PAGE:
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Wednesday, Apr 23, 2014
Commentary

Increasing access to anesthesia care

Special to The Tampa Tribune
Published:

Earlier this year, legislation was filed in the Florida House and Senate to allow Florida’s certified registered nurse anesthetists (CRNAs) to bring practice in line with regulations and determine the most appropriate type of anesthesia to be administered to a patient in collaboration with the patient’s physician and medical staff. Critical to evaluating this proposal, and any proposal impacting health care providers for that matter, is the fact that Florida is facing a dwindling health care workforce that cannot meet the growing demand for care.

We are seeing a resolute effort, spearheaded by our state lawmakers and supported by key industry groups, to lower the cost barriers and increase access to care, especially in medically underserved areas where patients need it the most.

We have already seen legislation move swiftly through the process that would allow for more health care professionals to expand their services and treat more patients in a streamlined manner. And while state leaders continue their discussion on whether or not to proceed with the proposed Medicaid expansion for Florida’s residents, a key factor will be an adequate, highly skilled and well-trained health care workforce to be able to meet the already growing demand for care.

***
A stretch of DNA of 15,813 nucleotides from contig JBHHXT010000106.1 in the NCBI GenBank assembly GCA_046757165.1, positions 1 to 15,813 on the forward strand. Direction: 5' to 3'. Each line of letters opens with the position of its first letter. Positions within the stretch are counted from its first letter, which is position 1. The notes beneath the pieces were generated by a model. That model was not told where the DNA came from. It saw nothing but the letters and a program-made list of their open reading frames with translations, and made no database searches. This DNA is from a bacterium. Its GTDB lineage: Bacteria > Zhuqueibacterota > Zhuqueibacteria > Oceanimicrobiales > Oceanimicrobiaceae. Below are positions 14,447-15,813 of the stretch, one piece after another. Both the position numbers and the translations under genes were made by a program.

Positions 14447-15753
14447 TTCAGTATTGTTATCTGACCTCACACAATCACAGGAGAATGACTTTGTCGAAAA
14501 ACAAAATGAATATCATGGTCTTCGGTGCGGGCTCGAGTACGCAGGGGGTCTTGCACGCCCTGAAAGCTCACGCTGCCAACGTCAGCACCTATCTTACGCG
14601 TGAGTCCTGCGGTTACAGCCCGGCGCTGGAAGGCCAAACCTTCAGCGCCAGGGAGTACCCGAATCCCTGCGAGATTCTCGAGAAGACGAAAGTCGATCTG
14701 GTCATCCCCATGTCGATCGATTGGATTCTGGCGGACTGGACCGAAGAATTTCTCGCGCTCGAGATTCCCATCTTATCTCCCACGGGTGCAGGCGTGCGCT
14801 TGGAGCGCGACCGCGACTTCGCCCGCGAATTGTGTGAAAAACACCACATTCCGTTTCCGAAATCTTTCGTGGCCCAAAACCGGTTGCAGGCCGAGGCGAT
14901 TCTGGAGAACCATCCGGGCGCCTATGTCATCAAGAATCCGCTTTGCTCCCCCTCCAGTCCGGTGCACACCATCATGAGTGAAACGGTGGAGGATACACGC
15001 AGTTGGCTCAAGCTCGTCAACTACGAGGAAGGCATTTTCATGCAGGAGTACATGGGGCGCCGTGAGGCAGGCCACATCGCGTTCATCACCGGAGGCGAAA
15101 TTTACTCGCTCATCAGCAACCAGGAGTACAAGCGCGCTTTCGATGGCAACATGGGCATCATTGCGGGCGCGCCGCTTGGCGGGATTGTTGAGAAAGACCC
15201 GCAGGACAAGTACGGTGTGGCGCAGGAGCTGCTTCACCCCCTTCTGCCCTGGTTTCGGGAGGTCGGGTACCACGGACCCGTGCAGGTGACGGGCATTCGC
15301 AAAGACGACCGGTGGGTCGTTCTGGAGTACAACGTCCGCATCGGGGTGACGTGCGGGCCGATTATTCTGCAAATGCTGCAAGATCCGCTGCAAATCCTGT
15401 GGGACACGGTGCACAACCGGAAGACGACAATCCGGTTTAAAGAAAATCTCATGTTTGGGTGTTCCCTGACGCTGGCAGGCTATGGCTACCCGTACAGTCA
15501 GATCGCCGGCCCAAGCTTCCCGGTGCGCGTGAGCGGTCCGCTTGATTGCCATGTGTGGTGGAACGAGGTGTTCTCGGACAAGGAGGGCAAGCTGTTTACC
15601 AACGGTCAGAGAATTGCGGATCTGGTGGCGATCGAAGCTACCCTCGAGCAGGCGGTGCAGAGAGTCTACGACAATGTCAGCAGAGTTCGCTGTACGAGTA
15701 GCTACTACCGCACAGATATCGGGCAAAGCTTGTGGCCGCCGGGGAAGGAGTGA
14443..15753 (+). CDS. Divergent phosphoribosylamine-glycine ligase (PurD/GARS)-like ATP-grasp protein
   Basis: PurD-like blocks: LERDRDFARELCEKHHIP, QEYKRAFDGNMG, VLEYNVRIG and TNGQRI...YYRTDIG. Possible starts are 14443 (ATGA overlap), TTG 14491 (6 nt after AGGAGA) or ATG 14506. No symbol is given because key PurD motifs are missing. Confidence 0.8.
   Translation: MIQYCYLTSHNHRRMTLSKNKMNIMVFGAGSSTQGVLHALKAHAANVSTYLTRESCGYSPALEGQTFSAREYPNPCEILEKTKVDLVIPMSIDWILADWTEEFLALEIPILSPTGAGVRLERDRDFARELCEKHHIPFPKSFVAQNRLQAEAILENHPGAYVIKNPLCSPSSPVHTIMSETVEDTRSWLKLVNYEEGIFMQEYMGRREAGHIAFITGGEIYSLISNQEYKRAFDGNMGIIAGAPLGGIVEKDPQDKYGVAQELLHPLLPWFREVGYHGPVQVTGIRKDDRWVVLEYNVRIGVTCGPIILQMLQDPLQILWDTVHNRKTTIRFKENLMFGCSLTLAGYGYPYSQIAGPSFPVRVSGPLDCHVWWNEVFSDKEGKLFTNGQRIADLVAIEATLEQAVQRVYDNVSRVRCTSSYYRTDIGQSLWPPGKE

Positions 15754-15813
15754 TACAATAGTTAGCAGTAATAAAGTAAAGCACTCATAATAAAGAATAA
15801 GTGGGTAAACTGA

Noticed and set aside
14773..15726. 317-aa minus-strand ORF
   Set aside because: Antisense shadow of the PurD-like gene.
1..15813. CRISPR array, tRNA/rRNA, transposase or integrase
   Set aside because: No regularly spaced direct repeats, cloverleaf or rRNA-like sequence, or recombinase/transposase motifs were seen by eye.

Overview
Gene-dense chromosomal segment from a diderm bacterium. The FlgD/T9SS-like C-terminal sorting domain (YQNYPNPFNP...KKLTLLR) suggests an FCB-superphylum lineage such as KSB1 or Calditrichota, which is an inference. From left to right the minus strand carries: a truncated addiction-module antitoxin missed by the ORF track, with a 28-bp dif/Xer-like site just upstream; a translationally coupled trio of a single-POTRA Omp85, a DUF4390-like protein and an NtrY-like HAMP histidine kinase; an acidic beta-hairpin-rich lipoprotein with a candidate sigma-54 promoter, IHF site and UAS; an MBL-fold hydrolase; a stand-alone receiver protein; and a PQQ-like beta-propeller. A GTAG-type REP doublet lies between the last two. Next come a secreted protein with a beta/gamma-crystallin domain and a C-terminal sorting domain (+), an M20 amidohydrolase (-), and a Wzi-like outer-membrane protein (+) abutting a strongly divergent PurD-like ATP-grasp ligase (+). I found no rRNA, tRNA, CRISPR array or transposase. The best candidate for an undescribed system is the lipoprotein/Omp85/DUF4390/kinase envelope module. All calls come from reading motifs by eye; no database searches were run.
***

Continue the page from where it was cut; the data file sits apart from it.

Florida’s CRNAs deliver safe anesthesia care, lessening the burden on an already overburdened health care system. National studies have concluded that anesthesia care provided by nurse anesthetists working without physician supervision is just as safe as anesthesia provided under physician supervision. CRNAs are the sole anesthesia providers in many rural hospitals, ambulatory surgery centers, physician’s offices, as well as military front lines, military hospitals and navy ships. If allowed to practice to the full extent of their education and training in collaboration with our fellow health care professionals, CRNAs can help improve the quality of patient care, increase patient satisfaction and reduce health care costs for Floridians.

The quality of anesthesia care that CRNAs provide has been validated time and time again by independent studies and irrefutable evidence. The June 2010 edition of the Journal of Nursing Economic$ published a groundbreaking study that confirmed CRNAs provide high-quality, cost-effective patient care. A year later, the 2011 Institute of Medicine report “The Future of Nursing: Leading Change, Advancing Health” strongly supported the argument that advanced practice registered nurses, such as CRNAs, should play a critical role in increasing patient access to quality, affordable health care.

While state leaders weigh the options on what changes should be made to our overall health care industry, CRNAs must be recognized as a vital part of the solution to help alleviate Florida’s health care workforce challenges. CRNAs have the ability to bring about pivotal change to help contain health care costs and significantly increase patient access to anesthesia care.


Bruce Weiner, CRNA, MS, is president of the Florida Association of Nurse Anesthetists.

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